State's First-Ever CIO Drives Technology — and Transformation

After steering massive transformation at the Peace Corps, Minnesota CIO Gopal Khanna brings his expertise to the state's Drive to Excellence initiative.

WITH ONLY $8 IN HIS POCKET, Gopal Khanna emigrated from India to America and steered a course that led him all the way to a position in the administration of President George W. Bush. Now, armed with $83 million, he’s working to drive Minnesota to excellence.

Tim Pawlenty, Minnesota’s governor, plucked Khanna from his Bush administration job to serve as the state’s first-ever CIO. The cabinet-level appointment is at the core of Pawlenty’s Drive to Excellence, a year-old statewide initiative to provide better, more cost-effective services to citizens by building enterprise platforms in six key areas: IT governance, licensing, building code regulation, state property management, purchasing and grant management.

“I count every day that I’m on the job because I feel an enormous sense of urgency to move with lightning speed,” Khanna says. “Minnesota needs to catch up. There’s a lot that is working already. The question is, are we ready for the 21st century?”

Many of the 66 state agencies involved in the Drive to Excellence have their own IT departments. Prior to this initiative, the mainframe and telecommunications infrastructures were managed centrally, and an Office of Technology was available to work on IT projects with the agencies, primarily in a support role.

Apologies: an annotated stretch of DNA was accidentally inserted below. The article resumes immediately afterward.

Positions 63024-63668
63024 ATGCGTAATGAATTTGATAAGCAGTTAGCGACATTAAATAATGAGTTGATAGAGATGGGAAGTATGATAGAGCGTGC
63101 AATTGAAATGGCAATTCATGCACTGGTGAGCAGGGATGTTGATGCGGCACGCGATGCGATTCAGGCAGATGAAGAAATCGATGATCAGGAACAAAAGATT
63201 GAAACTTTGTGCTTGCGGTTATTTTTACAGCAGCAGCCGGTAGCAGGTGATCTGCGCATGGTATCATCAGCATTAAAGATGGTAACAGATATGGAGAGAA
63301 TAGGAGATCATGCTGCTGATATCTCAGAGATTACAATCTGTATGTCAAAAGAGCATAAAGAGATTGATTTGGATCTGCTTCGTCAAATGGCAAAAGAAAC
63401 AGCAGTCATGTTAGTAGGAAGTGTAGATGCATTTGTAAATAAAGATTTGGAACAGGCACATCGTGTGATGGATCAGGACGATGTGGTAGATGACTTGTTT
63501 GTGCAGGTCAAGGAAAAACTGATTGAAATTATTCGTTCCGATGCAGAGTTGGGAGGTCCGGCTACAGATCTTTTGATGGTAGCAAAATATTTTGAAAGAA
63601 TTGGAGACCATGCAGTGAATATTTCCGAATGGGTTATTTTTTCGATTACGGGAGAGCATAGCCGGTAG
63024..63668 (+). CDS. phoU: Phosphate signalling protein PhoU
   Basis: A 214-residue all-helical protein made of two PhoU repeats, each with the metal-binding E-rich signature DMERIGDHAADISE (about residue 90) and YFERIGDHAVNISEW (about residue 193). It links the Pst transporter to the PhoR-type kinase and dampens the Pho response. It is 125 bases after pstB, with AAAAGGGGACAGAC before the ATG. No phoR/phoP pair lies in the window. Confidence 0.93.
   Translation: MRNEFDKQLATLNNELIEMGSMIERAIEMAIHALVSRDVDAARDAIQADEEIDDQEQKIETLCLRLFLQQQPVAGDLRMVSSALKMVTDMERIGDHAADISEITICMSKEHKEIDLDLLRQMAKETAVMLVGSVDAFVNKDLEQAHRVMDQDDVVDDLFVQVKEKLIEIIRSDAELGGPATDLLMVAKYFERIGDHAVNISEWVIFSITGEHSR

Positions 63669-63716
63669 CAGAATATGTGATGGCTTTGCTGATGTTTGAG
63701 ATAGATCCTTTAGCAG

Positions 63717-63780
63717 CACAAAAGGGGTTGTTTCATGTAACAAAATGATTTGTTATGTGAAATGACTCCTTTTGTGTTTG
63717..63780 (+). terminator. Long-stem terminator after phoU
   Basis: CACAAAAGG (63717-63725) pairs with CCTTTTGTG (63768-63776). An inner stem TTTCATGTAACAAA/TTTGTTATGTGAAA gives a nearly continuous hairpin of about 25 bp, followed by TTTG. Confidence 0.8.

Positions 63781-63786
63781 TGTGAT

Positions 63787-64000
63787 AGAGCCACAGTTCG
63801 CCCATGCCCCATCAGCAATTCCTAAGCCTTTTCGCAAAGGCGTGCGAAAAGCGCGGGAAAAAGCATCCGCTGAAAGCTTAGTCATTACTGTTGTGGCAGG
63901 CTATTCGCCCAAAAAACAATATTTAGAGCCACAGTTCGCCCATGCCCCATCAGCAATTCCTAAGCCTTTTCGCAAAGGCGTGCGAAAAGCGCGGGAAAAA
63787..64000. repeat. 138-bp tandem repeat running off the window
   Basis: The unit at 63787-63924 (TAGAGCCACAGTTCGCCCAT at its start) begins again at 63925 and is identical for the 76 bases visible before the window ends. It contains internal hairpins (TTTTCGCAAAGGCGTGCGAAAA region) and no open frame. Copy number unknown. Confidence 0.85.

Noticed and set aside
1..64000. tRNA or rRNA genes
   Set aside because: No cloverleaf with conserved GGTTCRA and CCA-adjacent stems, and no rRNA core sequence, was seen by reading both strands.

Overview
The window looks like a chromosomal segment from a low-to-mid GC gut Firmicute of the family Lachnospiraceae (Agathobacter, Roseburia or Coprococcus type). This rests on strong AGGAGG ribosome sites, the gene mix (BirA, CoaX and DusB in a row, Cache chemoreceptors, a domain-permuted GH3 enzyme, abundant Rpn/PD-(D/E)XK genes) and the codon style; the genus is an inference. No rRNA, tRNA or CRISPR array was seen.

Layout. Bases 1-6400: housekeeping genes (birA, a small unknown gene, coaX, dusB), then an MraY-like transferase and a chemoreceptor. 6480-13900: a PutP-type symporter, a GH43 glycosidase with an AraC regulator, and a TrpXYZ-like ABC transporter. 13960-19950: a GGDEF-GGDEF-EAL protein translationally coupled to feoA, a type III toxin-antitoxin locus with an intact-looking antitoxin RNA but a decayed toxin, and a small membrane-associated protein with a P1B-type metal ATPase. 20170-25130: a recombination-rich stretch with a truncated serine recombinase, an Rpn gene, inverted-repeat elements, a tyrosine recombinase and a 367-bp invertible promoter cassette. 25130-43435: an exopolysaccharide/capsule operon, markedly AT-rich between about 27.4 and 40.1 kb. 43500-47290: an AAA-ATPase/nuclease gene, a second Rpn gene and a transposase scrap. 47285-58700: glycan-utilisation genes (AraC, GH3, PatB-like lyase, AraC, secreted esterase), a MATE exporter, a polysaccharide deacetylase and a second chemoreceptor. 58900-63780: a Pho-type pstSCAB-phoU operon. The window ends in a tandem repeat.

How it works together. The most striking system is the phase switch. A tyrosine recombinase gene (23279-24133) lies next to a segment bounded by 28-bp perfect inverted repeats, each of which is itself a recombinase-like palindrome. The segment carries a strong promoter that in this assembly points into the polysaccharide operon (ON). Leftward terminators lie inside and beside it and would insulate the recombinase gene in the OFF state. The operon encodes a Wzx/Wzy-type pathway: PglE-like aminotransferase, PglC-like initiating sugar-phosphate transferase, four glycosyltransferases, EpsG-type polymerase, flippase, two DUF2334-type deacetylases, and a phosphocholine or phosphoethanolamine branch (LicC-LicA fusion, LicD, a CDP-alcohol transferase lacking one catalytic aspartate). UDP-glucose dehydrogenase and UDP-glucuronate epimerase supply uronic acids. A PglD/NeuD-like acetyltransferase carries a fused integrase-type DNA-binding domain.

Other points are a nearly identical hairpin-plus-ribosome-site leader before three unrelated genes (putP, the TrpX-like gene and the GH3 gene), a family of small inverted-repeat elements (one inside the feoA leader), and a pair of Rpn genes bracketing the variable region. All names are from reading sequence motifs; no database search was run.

“State agencies were fearful of centralization, so the office was given limited authority,” recalls state Sen. Sheila Kiscaden, who sponsored the legislation to create the Office of Enterprise Technology. “Over time, that limited authority made it ineffective.”

The state was spending an estimated $600 million a year on complex agency-specific IT systems that weren’t compatible with each other, and there was no central authority to ensure the integrity and security of the state’s systems, Kiscaden explains. There were 1,000 separately managed networks and more than 500 state Web sites.

“We had pockets of IT expertise all over the state, and that will continue, but we had no consistent policies,” Kiscaden explains. “If you have each state agency making its own decisions, you have a lot of redundancy. We decided to take a more enterprise approach.”

Enter the Drive to Excellence Transformation Roadmap, a plan to move the state to that enterprise structure, complete with details on costs, funding options and project deadlines stretched out between now and 2011. It’s the result of five months of surveys, interviews and brainstorming by Deloitte Consulting LLP and more than 200 employees from agencies across the state.

To execute the plans in the Transformation Roadmap, Khanna has been given a budget of $83 million to build an Office of Enterprise Technology that will make sense of — and deliver accountability to — the state’s technology infrastructure.

“The most competitive and successful businesses have gone through exhaustive efforts to replace the decentralized, redundant support structure with a more effective enterprisewide one,” Pawlenty said in an issued statement. “It won’t be easy to do, but it is critical as we deal with future budget pressures and strive to continuously improve state services.”